Ron Turcotte (Horse racing.  Born: Grand Falls, New Brunswick, July 22, 1941.)  A brilliant 18-year career as one of the finest jockeys in New York history was not dimmed in its luster by the tragic accident that ended the riding career of Ron Turcotte.  During the mid-1970s especially, Turcotte was at the top of his game, riding Belmont Stakes winners Riva Ridge (1972) and Secretariat (1973) in successive years.  In 1973, he was the overall riding leader in New York and the top rider at Saratoga.  In that year, Secretariat won the Triple Crown (becoming the first horse to do so in 25 years).  The photo of Turcotte’s looking over his left shoulder at the distant field aboard Secretariat near the end of the Belmont is an iconic photo.  Turcotte had earlier established himself with major stakes wins in New York including the Suburban Handicap (aboard Buffle in 1966), the Beldame (aboard Shuvee in 1970) and several other wins in his best years of 1972 and 1973.  He rode Upper Case to victory in the Wood Memorial in 1972 before winning the Belmont with Riva Ridge.  He rode Riva Ridge home in the Brooklyn Handicap in 1973. He also won the Coaching Club American Oaks with Summer Guest in 1972 and had another big winner with Hatchet Man in the Dwyer Stakes in 1974.  But on July 13, 1978, in the eighth race at Belmont, Turcotte’s mount, Flag of Leyte Gulf, clipped heels with Water Malone and Turcotte was thrown hard.  The injuries sustained in this tragedy ended his exceptional career prematurely. In that career, Turcotte rode 20,281 mounts and was in the money 8,488 times (42 percent) with 3,032 winners and earned $28,606,490 in purses.

Gene Tunney


Gene Tunney (Boxing.  Born, New York, NY, May 25, 1898; died, Greenwich, CT, Nov. 7, 1978.)  James Joseph Tunney started his pro career with three fights in New York and won all three by knockout.  World War I delayed the development of his pro career, but in 1919 he gained considerable fame by winning the light heavyweight title in a tournament conducted by the American Expeditionary Forces in France.  Tunney won 20 bouts in the preliminary rounds of the tournament, then took the semifinal and final (over Ted Jamieson) by knockouts.  In 1922, he won the American light heavyweight title with a 12-round win in New York over Battling Levinsky.  He subsequently lost the title to Harry Greb, but in 1923 regained it by defeating Greb in a 15-rounder.  He became the heavyweight champion, defeating Jack Dempsey in Philadelphia in 1926, and then successfully defended the title against Dempsey in 1927 in the famous “Long Count” bout in Chicago before a crowd of 104,943.  Tunney’s share of the $2,658,660 gate was $990,000.  He fought only once more after that bout, defeating New Zealander Tom Heeney at Yankee Stadium on July 26, 1928, an 11th-round knockout.  Tunney then retired.  He was the father of the future one-term Senator from California, John V. Tunney.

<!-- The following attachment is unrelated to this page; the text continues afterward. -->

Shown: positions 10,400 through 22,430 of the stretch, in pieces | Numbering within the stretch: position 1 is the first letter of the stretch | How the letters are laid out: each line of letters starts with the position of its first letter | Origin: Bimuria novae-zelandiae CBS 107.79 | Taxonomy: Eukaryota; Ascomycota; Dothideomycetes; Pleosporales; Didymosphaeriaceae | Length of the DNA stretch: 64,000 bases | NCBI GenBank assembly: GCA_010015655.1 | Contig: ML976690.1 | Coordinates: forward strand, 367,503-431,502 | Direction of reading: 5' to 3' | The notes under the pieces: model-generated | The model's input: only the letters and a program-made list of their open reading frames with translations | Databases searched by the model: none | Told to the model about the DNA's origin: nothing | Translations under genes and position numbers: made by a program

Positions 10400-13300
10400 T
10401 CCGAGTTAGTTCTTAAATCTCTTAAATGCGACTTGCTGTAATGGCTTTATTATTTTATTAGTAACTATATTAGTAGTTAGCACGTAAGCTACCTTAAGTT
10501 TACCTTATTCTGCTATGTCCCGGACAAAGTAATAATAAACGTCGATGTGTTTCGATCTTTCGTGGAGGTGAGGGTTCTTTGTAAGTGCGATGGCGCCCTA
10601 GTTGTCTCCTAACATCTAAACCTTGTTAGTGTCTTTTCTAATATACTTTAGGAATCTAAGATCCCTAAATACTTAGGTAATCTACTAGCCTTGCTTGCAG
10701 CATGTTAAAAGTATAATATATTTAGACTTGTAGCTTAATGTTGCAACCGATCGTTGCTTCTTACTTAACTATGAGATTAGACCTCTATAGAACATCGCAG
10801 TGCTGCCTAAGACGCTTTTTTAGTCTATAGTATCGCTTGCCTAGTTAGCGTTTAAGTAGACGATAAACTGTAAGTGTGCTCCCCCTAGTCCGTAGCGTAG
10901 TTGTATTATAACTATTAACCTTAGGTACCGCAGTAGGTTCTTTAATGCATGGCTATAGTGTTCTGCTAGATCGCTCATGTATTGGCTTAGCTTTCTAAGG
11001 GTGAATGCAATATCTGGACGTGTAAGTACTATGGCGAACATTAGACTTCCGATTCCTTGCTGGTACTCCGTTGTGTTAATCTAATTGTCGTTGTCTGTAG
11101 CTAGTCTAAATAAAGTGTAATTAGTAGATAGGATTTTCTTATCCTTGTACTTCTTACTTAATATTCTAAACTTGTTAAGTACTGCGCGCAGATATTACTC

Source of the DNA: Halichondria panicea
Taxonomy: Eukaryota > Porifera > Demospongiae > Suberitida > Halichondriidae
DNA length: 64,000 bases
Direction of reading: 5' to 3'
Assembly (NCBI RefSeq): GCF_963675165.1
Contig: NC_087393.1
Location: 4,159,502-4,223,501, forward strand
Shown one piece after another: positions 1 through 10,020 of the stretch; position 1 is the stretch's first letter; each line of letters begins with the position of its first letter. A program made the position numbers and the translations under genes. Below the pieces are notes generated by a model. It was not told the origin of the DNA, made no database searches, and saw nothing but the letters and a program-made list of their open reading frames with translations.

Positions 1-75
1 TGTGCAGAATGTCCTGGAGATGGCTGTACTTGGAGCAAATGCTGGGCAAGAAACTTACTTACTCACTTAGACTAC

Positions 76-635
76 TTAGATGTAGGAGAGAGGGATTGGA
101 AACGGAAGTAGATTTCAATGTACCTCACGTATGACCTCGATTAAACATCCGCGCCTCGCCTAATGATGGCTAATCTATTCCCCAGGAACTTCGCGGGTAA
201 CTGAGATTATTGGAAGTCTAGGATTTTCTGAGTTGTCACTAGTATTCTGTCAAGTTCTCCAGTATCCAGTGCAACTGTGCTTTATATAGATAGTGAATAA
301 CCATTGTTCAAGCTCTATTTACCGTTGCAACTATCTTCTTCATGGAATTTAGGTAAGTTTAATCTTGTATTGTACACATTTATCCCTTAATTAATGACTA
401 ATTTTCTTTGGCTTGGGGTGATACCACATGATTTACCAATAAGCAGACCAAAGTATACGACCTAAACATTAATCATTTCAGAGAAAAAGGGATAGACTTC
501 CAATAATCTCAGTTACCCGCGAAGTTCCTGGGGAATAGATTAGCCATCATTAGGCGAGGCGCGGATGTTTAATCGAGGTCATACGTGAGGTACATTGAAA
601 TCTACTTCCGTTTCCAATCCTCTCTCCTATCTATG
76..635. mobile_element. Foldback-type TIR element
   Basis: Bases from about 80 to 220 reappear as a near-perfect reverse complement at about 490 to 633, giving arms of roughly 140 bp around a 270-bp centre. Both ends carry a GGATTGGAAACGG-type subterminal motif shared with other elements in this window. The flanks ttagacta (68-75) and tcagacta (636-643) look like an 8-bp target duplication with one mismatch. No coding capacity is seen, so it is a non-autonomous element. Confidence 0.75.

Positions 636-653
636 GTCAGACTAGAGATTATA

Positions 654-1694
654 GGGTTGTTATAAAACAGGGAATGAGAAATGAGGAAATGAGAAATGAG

Emlen Tunnell


Emlen Tunnell (Pro football.  Born, Bryn Mawr, PA, Mar. 29, 1925; died, Pleasantville, NY, July 23, 1975.)  One of the premier defensive backs in the history of pro football, Emlen Lewis Tunnell came undrafted out of the University of Iowa in 1948.  He had to plead with the Giants for a tryout.  With the N.F.L. then locked in a struggle with the rival All-America Football Conference, the Giants decided they had nothing to lose, and thereby gained one of the great pass defenders in league annals.  Tunnell was also a punt returner and returned kickoffs during the early part of his 11-year career with the club.  During that time, Tunnell set a Giants record with 74 career pass interceptions, which he returned for 1,240 yards and four touchdowns.  He became part of the four-deep back setup on coach Steve Owen’s “umbrella defense” with Tom Landry, Harmon Rowe, and Otto Schnellbacher.  This was a mobile defense alignment designed primarily to stop Otto Graham and the Cleveland Browns’ passing attack.  Tunnell set another Giants record in 1953 when he returned 38 punts, and finished his career with 257 for 2,199 yards and five touchdowns.  He also handled 46 kickoff returns.  Tunnell was a key part of the Giants team that won the 1956 N.F.L. championship and the 1958 Eastern division titlists who lost the fabled overtime game to the Baltimore Colts at Yankee Stadium.  He played the final three years (1959-61) of his 14-season career with Green Bay.  In 1969, in connection with the N.F.L.’s celebration of its 50th anniversary, he was named the league’s all-time safety.  He was also the first black player to play for the Giants, and the first to be inducted into the Pro Football Hall of Fame.

Mike Tully


Mike Tully (Sportswriter.  Born, Passaic, NJ, Sept. 11, 1951.)  Michael T. Tully was a U.P.I. sports staffer for nearly 14 years (1977-91), during which time he was attached to the wire service’s baseball central operation.  Tully covered not only local New York teams but also post-season, World Series, and All-Star Games.  He was also later a U.P.I. national baseball writer and subsequently was with The Star-Ledger of Newark, N.J., in general news.

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The Bill Shannon Biographical Dictionary of New York Sports is an open database of sports biographies maintained by Jordan Sprechman and Marty Appel. We welcome public and scholarly contributions and suggestions.

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A prolific author, wire service sports reporter, long time Major League Baseball official scorer, football statistician, sports museum founder, theatrical agency owner and public ... read more